Go TateHe, who was a gymnast in Cleveland for more than four decades, passed away at the age of 83 at his home in Ohio. His daughter confirmed the death, which resulted from many health problems.
The Cavaliers issued the following statement regarding Tate’s death:
“The Cleveland Cavaliers Mourn the death of one of the beloved founding fathers and the franchise’s long-standing original voice – Joe Tate.
“From the team’s inception in 1970 through the next four decades, the Basketball Hall of Fame informed, entertaining and inspiring generations of CAFES fans – painting a picture of the game with an unparalleled combination of passion, precision and humor.
“A dedicated husband and father – honored with his talent and soul – Joe has won every major sports broadcast award there over the course of his career in Northeast Ohio. Like some of the most legendary Cavaliers he has dated, Joe is joined by them with his own banner hanging from the rafters of the Rocket House” Mortgage House.
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“A friend and mentor to many over the years, Joe Tate was not just a member of the Cavaliers; he was as much a part of the Cavs story as everyone else, and his unique and candid voice and perspective resonated throughout the history of the team. We will miss him very much.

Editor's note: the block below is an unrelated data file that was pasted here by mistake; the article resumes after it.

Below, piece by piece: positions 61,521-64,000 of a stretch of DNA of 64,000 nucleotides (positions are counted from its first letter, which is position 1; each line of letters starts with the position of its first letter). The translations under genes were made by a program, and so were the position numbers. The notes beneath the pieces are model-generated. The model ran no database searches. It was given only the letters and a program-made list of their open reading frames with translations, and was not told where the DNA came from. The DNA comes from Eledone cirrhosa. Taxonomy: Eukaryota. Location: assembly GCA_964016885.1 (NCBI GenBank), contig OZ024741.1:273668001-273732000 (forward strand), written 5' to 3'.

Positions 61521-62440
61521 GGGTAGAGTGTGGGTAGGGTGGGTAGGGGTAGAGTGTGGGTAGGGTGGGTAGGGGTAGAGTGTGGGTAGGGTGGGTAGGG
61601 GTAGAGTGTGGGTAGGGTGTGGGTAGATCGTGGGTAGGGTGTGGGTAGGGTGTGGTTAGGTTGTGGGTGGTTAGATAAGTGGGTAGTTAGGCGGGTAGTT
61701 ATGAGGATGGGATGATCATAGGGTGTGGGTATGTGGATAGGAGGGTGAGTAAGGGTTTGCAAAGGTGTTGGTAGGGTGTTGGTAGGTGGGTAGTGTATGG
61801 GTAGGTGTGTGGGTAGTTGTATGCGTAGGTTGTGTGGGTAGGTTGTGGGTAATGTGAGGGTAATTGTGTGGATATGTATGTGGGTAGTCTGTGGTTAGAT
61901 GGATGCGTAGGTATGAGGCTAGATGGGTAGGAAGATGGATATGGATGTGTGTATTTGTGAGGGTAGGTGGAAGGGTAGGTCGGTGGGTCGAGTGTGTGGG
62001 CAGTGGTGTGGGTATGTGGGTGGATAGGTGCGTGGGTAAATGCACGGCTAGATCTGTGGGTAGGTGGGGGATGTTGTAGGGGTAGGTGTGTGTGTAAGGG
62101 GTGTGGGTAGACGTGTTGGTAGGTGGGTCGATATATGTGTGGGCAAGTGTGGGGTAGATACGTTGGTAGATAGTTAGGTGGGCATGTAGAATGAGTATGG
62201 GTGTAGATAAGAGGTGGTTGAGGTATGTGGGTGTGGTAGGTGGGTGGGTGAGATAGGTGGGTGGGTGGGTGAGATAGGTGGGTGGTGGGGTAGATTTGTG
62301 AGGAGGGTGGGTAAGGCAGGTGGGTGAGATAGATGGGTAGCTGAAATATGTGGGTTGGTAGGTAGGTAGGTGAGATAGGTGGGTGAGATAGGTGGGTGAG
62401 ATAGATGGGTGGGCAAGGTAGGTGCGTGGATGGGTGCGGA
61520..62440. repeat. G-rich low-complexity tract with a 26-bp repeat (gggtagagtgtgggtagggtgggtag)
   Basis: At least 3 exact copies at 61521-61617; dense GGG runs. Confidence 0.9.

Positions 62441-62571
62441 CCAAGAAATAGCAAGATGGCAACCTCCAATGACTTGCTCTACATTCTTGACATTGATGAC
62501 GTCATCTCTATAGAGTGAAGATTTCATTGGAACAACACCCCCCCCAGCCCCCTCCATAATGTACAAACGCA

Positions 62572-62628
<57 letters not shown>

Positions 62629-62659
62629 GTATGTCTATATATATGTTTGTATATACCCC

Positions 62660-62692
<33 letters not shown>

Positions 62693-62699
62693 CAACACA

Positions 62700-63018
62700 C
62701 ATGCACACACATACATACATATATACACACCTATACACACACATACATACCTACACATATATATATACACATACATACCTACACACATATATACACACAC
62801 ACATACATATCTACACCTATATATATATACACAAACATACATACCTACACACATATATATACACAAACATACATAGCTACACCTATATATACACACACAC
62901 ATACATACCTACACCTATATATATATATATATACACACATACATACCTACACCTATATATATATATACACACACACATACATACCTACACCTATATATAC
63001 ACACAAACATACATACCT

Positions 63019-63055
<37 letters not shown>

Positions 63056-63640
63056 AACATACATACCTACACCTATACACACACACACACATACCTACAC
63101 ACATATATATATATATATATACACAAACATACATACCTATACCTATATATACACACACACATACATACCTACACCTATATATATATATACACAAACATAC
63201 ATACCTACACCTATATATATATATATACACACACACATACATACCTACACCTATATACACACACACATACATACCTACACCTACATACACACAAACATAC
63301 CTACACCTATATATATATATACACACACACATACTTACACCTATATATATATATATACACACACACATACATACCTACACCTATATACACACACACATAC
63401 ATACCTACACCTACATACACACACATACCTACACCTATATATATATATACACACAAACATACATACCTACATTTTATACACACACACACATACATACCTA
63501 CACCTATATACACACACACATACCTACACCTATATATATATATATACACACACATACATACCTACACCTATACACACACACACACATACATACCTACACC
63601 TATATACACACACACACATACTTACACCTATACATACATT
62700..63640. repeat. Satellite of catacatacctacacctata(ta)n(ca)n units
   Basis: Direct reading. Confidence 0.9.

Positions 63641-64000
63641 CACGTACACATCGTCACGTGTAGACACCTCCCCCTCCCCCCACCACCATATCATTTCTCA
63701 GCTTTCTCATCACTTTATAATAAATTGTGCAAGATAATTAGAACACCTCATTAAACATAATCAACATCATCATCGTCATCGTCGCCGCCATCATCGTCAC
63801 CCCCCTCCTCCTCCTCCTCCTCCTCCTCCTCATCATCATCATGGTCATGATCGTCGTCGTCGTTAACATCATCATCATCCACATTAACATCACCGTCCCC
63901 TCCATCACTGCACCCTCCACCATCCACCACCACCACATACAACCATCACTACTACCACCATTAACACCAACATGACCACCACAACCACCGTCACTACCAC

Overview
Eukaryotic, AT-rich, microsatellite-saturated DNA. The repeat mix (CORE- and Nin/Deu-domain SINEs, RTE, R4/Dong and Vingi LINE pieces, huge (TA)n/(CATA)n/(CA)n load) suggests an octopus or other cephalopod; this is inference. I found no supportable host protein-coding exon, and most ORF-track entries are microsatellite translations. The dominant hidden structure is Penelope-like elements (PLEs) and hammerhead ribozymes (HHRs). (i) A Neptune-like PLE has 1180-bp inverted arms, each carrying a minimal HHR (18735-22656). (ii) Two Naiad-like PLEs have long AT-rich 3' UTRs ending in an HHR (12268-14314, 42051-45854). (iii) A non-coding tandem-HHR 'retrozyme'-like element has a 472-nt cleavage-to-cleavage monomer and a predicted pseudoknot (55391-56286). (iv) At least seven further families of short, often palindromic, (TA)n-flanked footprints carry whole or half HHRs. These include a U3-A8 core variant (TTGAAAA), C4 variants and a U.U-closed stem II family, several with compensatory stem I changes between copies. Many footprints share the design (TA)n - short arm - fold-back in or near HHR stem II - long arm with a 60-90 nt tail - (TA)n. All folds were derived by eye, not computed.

Joe was also famous for his dry wit and pragmatic outlook on life and he probably didn’t want a big emotional goodbye. So, to paraphrase the myth, let’s not say, “Goodbye.” Let’s just say: “Have a good night everyone!”
Born in Illinois and graduated from Monmouth College, Tate began broadcasting sports calling for the Ohio Bobcats games, and later soccer at Indiana University.
While at Monmouth, he befriends the principal basketball coach at another small college. This was Bill Fitch, and when he got a job in the NBA, Tate wrote to congratulate him.
Fitch asked Tate to audition for his role as the stage voice for Cleveland Cavaliers Radio. Set with the opening of the 1970 season already underway. He described winning the first team after 15 successive losses.
He briefly spent calling games for the New Jersey Nets and the Chicago Bulls in the early 1980s after a dispute with Cavaliers owner Ted Stepin, but he’s back in the team and has become an integral part of the Cavs culture. His famous phrases included “Strike with his right / left hand!” To the line, to the aisle …, and 3 balls … I get it!
Tate later invited Cleveland Indians baseball on the radio, and turned to television in 1980 to call games on WUAB 43. One of the most notable calls was Tate’s call on May 15, 1981, when Cleveland player Lyn Parker threw a perfect game to beat the Toronto Blue Jays 3-0.